Monday, 24 May 2021

Magic Mountains (Urszula Antoniak, 2020)


Lex (Thomas Ryckewaert), a Dutch writer of popular novels, has money and fame but no peace of mind since Hannah (Hannah Hoekstra) left him years ago. Lex wants to close the relationship in a symbolic gesture and asks her to go with him to the mountains for a last climb together. Voytek (Marcin Dorocinski), a professional mountain guide, is hired to take the two to the remote starting point and leave them there. But Voytek senses that Lex is unstable and refuses to leave Hannah alone with him.


Director's note:  We don’t have rituals for closing relationships. After we are left by the person who was the centre of our life, there is no funeral that will symbolically make him or her pass and leave our life. In ‘tinderised’ times, people move in-and-out of relationships in search of happiness - ‘leaving behind’ is part of the search. Lex needs to give a meaningful end to his relationship with Hannah, once his partner in life and climbing. Their last climb together, his symbolic gesture to close his past with her, will be the start of his new life.  “Help me to forget you” - Lex almost obliges Hannah and I think he is right in that. Relationships come with responsibility.


Mountain climbing and relationships have similar symbolism. Both are based on trust. “She was always second.” - says Lex to Voytek about Hannah. Both in life as in climbing, Hannah was always following Lex.  “Now she goes first” - answers Voytek, and he lets Hannah climb alone as anticipation of the final countdown between her and Lex.  In Magic Mountains the action sequences belong to her, rather than him. Actress Hannah Hoekstra demanded to do the climbing scenes herself. Like her character in the film, she is unstoppable and unbeatable.

Source/images: Wide

Wednesday, 5 May 2021

Maya the Bee: The Golden Orb (Noel Cleary, 2021)

 

Following on from both her eponymous 2014 big screen adventure and 2018's The Honey Games, lovable bee Maya makes a welcome return to cinemas with The Golden Orb.  Maya's third feature film was due to be released last year but was put back on account of the COVID-19 pandemic; rather than go direct to streaming—a route that has become commonplace over the past year or so—The Golden Orb has been held over until cinemas are able to reopen.  Although it's a second sequel, The Golden Orb works just fine as a standalone film, so no prior knowledge of Waldemar Bonsels' apian creation is necessary; it's hard to believe that it's now well over a century since the publication of the book featuring Maya's first adventure.  With its simple message, vibrant colour scheme and appealing, top-drawer animation, The Golden Orb, like its two predecessors, is aimed squarely at younger children, but there is much here for older children and adults to enjoy, too.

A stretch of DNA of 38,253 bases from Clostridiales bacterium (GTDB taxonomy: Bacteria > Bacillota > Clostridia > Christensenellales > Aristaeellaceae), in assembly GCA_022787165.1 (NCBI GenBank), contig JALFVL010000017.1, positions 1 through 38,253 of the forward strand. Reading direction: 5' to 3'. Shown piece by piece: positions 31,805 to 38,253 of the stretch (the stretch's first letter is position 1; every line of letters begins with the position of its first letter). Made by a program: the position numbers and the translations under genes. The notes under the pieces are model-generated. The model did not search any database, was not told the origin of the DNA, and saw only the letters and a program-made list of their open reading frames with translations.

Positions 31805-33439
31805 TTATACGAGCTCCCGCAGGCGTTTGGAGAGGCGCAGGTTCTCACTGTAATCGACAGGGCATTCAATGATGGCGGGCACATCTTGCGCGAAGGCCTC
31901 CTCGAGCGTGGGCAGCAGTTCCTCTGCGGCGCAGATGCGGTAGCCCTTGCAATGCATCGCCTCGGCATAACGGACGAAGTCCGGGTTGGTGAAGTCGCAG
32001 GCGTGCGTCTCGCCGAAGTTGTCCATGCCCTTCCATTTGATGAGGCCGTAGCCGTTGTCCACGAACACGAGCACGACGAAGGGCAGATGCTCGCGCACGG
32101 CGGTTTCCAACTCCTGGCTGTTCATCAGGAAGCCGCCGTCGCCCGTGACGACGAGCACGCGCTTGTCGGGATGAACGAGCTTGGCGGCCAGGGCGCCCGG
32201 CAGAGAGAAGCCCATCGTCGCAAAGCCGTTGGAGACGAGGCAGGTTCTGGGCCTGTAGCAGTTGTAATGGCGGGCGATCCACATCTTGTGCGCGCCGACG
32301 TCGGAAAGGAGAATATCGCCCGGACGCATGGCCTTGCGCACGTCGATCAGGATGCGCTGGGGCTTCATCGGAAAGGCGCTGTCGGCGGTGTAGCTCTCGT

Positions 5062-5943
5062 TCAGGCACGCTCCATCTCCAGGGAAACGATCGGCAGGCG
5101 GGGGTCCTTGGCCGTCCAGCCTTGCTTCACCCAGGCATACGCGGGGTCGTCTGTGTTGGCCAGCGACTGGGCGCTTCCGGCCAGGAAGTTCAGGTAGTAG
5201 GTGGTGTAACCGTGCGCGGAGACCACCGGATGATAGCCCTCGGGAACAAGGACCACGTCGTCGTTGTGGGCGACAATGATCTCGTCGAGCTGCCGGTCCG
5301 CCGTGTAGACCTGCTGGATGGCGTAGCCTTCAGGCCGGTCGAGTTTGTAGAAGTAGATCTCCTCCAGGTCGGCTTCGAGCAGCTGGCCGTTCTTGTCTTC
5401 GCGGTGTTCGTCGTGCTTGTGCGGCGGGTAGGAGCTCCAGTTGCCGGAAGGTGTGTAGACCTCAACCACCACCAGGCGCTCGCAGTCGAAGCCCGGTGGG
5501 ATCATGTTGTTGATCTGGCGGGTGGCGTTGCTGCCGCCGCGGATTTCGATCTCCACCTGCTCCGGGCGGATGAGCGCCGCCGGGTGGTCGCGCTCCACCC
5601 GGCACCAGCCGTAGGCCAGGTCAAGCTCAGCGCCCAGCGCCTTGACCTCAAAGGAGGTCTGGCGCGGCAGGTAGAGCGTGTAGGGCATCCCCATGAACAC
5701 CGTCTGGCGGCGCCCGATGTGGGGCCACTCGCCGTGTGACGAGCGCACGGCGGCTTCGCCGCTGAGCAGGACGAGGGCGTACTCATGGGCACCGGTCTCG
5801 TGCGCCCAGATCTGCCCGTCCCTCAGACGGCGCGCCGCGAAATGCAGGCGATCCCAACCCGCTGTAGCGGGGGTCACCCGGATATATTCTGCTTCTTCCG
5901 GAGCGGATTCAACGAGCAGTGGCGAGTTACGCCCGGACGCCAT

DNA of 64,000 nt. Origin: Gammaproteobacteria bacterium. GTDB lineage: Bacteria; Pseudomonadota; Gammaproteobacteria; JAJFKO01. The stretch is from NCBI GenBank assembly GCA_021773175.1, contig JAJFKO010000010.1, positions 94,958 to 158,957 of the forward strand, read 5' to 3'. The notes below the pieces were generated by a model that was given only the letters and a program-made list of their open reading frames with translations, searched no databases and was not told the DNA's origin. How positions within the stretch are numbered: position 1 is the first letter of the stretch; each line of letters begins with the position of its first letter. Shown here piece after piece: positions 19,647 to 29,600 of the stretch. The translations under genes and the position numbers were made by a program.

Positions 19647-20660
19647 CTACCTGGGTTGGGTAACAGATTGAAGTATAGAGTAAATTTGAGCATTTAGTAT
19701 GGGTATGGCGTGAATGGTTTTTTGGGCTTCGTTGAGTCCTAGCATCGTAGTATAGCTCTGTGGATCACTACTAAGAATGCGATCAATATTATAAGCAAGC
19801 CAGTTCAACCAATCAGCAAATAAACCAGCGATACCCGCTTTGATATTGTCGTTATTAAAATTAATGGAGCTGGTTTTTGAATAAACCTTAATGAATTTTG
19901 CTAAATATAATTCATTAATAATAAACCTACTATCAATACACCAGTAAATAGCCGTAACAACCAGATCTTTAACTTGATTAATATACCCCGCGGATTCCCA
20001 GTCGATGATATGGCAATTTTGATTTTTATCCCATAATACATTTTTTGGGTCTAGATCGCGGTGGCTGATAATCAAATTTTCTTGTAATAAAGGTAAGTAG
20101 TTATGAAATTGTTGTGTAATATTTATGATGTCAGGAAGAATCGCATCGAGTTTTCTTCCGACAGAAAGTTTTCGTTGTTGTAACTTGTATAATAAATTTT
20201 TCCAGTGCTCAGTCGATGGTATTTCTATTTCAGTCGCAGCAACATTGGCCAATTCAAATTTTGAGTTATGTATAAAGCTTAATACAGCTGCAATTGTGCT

When Maya and her friends finally reappear in cinemas (on May 17), you will soon discover that the title character and her best friend Willi don't share the patience of the film's distributors, as their eagerness to say goodbye to lockdown sees them emerge prematurely from their hive; one calamitous glowworm-related incident later, and the bees' queen decides to separate the pair before they can cause any more trouble.  In all fairness to Willi, it was Maya who was the architect of the situation, but irrespective of how the blame should be apportioned, the queen feels it will take something remarkable to make her change her mind regarding the sanctions she plans to impose on the young bees.  Thankfully, something remarkable does come the way of Maya and Willi when they are entrusted with the orb of the title.  Spoiler alert—the orb is actually an egg, from which an ant princess duly hatches.

While this development occurs quite early on in the film, there's still plenty of well-paced excitement to come as the two bees strive to deliver the princess to the other ants; it's quite a mission, and there's an added complication as some dastardly beetles—who are engaged in a turf war with the ants—are going to extreme lengths to get their claws on the cute newborn, who has formed quite an attachment to a surprised Willi.  Along the way, the bees encounter a couple of well-meaning but rather clueless soldier ants who, as so often seems to be the case with ants in animated works, are sporting army helmets.  The energetic proceedings are occasionally punctuated with songs, with nefarious beetle Bumbulus proving to be the real star of the show when it comes to taking the mic.  As the pursuit rages on, the princess' party offer an olive branch (or rather, a leaf) to the beetles, which hints that unity may be a better option for all concerned.

Given the uncertain futures of cinemas and the films which play in them, The Golden Orb's release provides an excellent opportunity for families to get along and support both the film and the venues that will be hosting it; filmgoing is a part of life that can be hard to return to once you've been away from it for a while, but a trip to your local cinema is fairly certain to provide a quick reminder of the joys of watching a film on the silver screen.  Three years ago, I saw The Honey Games in a cinema in France; back then, none of us had any idea of the drastically changed world its sequel would be released into.  While there is little doubt that the viewing habits of many will have changed permanently during lockdown, the efforts of those behind the The Golden Orb's release deserve to be rewarded with solid footfall as the film rolls out in cinemas; this cheerful, optimistic slice of animation is just the thing to jump-start your year at the movies.  Showtimes and tickets are available here.

Darren Arnold

Images: Strike Media